It is in that same 7 minute period above where those 3 fateful Boris Diaw possessions exist. Doug Collins on the TNT broadcast kept saying it was a mis-match, Diaw on Ginobili and later Diaw on Finley. I like Collins, but I must respectfully disagree. Steve Nash makes 5 of the last 8 scores with a tough Bruce Bowen bumping him all quarter and you go to Diaw with the series on the line??

In the playoffs, in crunch time, I think playing the mis-match as opposed to having the ball in your best players hands is just not very cerebral. This is 2 games in a row now where Nash was clearly the best offensive player for the Suns down the stretch, yet they went with Diaw. Unsurprisingly, the result was the same.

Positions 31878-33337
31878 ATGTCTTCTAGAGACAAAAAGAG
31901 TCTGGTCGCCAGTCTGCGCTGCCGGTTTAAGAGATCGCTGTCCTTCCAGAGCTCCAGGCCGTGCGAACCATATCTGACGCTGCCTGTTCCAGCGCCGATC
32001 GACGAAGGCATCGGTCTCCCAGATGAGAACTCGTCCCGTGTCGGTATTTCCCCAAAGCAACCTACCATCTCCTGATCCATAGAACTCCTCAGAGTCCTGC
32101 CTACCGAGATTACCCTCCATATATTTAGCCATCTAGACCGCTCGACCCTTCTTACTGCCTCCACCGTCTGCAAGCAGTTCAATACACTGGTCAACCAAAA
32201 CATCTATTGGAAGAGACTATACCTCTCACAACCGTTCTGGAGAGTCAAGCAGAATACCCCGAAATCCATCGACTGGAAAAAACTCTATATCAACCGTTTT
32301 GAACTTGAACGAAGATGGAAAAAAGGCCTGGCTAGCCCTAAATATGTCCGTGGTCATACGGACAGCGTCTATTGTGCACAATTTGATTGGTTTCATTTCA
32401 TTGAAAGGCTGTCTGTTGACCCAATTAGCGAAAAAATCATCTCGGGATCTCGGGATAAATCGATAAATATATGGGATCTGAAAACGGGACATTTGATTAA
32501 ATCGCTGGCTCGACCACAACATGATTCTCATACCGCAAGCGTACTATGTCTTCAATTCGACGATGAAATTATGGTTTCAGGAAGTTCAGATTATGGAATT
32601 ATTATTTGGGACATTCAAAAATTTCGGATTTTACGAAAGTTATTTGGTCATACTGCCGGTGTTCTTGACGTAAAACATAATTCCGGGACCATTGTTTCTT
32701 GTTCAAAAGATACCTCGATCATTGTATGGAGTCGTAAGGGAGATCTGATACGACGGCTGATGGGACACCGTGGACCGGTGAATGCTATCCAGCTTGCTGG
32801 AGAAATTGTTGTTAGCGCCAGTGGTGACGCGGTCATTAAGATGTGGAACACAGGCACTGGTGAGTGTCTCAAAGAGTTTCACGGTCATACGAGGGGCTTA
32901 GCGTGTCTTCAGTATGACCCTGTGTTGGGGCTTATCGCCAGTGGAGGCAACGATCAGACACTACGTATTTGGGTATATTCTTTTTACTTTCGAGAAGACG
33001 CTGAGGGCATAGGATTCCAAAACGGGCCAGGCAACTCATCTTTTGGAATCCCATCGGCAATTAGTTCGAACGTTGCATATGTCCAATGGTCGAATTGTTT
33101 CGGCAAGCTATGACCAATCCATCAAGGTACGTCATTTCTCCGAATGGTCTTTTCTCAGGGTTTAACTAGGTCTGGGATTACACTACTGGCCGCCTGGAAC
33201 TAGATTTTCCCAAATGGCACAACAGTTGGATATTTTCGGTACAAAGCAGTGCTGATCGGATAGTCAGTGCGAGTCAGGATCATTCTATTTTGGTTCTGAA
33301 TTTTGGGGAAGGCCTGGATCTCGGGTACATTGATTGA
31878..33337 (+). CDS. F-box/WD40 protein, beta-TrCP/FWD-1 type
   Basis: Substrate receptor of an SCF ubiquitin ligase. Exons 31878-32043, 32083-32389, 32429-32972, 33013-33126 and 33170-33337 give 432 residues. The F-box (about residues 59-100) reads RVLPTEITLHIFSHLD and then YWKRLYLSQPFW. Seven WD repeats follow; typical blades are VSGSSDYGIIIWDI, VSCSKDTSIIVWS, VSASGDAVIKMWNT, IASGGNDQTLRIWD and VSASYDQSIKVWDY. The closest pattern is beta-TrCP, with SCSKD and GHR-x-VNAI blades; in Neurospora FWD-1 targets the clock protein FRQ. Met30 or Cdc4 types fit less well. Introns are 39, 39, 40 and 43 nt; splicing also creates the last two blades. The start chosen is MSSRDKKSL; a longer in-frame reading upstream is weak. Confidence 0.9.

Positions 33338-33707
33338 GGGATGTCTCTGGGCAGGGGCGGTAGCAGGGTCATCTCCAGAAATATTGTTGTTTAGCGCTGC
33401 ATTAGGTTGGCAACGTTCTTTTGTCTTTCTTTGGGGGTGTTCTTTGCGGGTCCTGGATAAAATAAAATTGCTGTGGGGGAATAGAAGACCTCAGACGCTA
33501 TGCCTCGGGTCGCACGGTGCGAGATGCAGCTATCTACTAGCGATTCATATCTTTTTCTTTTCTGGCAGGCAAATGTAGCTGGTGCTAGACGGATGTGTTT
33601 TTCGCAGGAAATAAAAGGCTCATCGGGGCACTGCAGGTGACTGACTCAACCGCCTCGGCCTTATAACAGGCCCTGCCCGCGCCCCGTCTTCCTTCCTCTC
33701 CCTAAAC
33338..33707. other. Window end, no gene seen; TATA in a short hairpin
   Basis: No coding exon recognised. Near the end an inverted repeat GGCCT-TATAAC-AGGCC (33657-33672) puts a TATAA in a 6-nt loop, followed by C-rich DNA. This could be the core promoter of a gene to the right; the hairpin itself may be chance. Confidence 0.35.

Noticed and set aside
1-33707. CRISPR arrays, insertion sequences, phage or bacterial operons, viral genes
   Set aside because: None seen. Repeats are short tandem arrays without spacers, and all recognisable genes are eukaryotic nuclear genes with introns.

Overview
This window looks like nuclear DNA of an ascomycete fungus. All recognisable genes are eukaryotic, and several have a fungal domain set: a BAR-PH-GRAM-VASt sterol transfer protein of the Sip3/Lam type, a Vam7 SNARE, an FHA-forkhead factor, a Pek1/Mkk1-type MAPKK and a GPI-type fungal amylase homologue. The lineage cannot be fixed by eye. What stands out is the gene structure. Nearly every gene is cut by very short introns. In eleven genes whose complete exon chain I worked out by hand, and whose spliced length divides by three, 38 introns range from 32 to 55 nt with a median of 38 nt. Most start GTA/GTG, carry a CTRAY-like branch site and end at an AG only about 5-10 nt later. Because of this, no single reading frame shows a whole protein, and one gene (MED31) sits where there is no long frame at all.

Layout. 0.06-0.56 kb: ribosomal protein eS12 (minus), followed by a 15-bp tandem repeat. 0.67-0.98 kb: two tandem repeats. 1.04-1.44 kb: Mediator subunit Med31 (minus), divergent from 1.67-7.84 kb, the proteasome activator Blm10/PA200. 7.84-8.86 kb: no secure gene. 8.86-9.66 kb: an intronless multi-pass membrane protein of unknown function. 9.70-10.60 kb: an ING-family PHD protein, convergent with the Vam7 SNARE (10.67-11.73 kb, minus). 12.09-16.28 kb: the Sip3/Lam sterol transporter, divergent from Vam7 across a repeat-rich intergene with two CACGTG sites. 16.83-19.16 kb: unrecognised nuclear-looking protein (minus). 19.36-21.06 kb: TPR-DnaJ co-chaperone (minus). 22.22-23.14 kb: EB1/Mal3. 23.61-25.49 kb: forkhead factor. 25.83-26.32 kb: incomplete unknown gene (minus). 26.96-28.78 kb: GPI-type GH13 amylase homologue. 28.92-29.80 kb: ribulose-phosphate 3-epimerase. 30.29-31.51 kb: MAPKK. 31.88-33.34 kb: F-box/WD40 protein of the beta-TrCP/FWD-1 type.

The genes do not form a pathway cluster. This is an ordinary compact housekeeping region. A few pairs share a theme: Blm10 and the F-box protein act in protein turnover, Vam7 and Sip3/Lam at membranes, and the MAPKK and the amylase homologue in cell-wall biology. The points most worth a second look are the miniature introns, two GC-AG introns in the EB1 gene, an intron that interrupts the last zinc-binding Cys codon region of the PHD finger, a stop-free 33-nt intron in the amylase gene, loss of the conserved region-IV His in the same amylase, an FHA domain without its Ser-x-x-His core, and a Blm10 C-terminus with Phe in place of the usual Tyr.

After scoring 63 points in the first half, the Suns managed just 11 in the 3rd quarter. Why the difference? The Spurs adjusted to the Suns devastating PNR by overplaying Nash and rotating to cover Stoudamire rolling to the basket. They allowed Nash to get into the paint where they know he likes to pass it. The Suns adjusted to this by having Barbosa and Diaw take more shots. In hindsight, Nash should've taken a few more shots in that 3rd quarter, where he took only 2 (of which he made 1).

I watched the TNT broadcast post-game and I don't agree with Charles that the Suns played Denver-like defense. I thought overall the Suns did a decent job defensively, considering who they had to defend (Duncan-Parker-Ginobili). The real problem was the offense, and specifically as I showed here, who was taking the shots. If you're relying on Diaw to score 20 points, you're in trouble. If Barbosa is the guy you're hoping will break out and score 20 (instead of going 0-for-7), together with Diaw, you're in big trouble.